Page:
Through the Looking Glass Children's Book Reviews

The Luxe

The Luxe

Anna Godbersen
Fiction  Series
For ages 13 and up
HarperCollins, 2008   ISBN: 0061345687

Elizabeth Holland comes from a prosperous and very well connected family. In her world in New York City in 1899, people in her situation are watched with great interest by society. She is expected to look beautiful, to behave with great gentility, and to do what is expected of her. Just back from a sojourn in Paris, Elizabeth is immediately thrown into the New York social scene. At first she does not know why her mother insists on her being at Penelope Hayes' party, but some days later her mother finally admits that the family is in dire need of money. Unfortunately, Elizabeth's father left considerable debts behind him when he died and the Hollands are not as well off as they look. Elizabeth's mother explains that it is up to Elizabeth to save the Holland family from disgrace; she must marry soon and she must marry well.

The very idea of being forced into an advantageous marriage appalls Elizabeth, who has fallen in love with a coachman, Will Keller. How can she bear to give up on her dreams of a life with Will? At the same time how can she even contemplate forcing her mother and sister into a life of poverty by not marrying a rich man?

Meanwhile Henry Schoonmaker has a conversation with his father. His father explains that either Henry must get married to a respectable young lady or he will be taken out of his father's will. Henry's father has even gone to the trouble of choosing a bride for his decadent son; he has chosen Elizabeth Holland.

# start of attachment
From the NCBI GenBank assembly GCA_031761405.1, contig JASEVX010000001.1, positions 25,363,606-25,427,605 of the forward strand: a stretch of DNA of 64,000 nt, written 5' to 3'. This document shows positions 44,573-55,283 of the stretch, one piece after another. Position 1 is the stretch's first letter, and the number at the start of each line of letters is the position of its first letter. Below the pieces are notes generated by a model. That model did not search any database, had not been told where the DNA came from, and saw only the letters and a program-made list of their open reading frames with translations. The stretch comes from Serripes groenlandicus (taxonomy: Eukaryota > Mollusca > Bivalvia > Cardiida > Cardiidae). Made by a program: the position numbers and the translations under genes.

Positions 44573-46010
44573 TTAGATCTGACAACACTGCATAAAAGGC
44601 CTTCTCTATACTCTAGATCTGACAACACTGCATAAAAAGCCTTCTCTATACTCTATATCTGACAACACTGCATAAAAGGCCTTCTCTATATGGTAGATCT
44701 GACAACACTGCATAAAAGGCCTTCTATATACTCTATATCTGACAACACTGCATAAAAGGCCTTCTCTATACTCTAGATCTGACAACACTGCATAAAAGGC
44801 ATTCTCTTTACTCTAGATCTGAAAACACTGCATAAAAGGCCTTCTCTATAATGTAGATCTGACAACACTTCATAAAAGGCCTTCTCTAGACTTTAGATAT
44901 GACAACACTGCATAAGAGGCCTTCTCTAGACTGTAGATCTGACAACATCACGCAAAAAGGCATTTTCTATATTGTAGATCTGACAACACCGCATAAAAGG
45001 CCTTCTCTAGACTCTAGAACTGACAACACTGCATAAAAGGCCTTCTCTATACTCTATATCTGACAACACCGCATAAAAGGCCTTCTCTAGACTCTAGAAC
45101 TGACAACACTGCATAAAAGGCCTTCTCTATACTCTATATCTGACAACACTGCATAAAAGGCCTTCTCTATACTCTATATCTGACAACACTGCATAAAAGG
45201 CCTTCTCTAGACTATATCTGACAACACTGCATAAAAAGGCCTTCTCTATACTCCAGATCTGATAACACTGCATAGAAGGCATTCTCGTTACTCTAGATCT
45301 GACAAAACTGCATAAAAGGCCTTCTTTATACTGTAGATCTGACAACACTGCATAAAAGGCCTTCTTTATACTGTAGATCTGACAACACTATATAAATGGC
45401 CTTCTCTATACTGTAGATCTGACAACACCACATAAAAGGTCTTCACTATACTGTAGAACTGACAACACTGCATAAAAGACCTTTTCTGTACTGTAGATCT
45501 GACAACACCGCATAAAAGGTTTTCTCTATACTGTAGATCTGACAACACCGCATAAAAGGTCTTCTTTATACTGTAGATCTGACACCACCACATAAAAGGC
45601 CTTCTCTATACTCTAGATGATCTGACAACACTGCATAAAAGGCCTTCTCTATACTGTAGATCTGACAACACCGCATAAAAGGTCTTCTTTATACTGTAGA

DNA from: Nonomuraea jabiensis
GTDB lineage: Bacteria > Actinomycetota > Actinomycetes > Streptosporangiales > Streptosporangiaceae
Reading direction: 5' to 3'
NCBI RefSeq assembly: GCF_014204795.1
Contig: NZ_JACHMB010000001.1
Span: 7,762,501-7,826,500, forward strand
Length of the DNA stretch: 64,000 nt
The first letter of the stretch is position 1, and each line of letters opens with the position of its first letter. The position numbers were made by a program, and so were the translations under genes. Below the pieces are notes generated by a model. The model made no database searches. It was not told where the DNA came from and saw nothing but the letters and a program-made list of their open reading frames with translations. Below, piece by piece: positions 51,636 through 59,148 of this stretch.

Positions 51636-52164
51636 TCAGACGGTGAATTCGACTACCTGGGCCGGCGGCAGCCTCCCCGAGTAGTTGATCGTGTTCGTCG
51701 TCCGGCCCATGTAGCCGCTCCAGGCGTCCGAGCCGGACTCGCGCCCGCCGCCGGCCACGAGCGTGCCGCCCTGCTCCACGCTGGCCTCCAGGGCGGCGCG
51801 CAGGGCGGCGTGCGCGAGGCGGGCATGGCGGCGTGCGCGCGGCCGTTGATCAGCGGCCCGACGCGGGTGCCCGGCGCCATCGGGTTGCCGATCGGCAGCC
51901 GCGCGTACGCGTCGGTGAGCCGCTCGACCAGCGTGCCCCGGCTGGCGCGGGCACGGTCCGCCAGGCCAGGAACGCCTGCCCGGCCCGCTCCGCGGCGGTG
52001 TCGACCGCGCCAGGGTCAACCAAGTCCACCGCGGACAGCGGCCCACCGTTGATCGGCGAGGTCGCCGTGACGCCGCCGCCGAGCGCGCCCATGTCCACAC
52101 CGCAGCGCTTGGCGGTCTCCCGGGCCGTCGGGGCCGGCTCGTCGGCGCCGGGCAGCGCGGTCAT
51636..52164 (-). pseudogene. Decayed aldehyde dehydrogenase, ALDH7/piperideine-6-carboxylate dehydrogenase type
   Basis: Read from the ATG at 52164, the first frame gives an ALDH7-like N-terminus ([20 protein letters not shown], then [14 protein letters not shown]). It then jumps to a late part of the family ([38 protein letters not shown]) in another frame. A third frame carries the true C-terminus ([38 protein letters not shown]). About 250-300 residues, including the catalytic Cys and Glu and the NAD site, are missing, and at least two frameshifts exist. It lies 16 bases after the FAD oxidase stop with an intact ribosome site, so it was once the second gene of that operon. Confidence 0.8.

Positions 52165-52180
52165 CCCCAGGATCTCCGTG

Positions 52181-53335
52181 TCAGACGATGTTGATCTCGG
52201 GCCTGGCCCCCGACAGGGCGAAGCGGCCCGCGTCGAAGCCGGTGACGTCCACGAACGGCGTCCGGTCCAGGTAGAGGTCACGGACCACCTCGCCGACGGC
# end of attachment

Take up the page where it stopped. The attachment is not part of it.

So, it would seem that two young people must marry because one family needs money and the other needs respectability, and yet many problems lie ahead for Elizabeth and Henry. A vindictive maid, a humiliated and angry society princess, and sheer ill luck come together to give these two young people many days of considerable unhappiness and worry.

In this highly entertaining book the author paints a picture of a society which is rife with hypocrisy, secrets, and ill concealed maliciousness. Anyone who has thought with nostalgia about how wonderful it would have been to be the son or daughter of a society person at the turn of the century will rapidly become disabused of his or her dreams. These people were not kind and thoughtful, generous and sensitive. They were self serving, often downright nasty, and even, possibly, dangerous.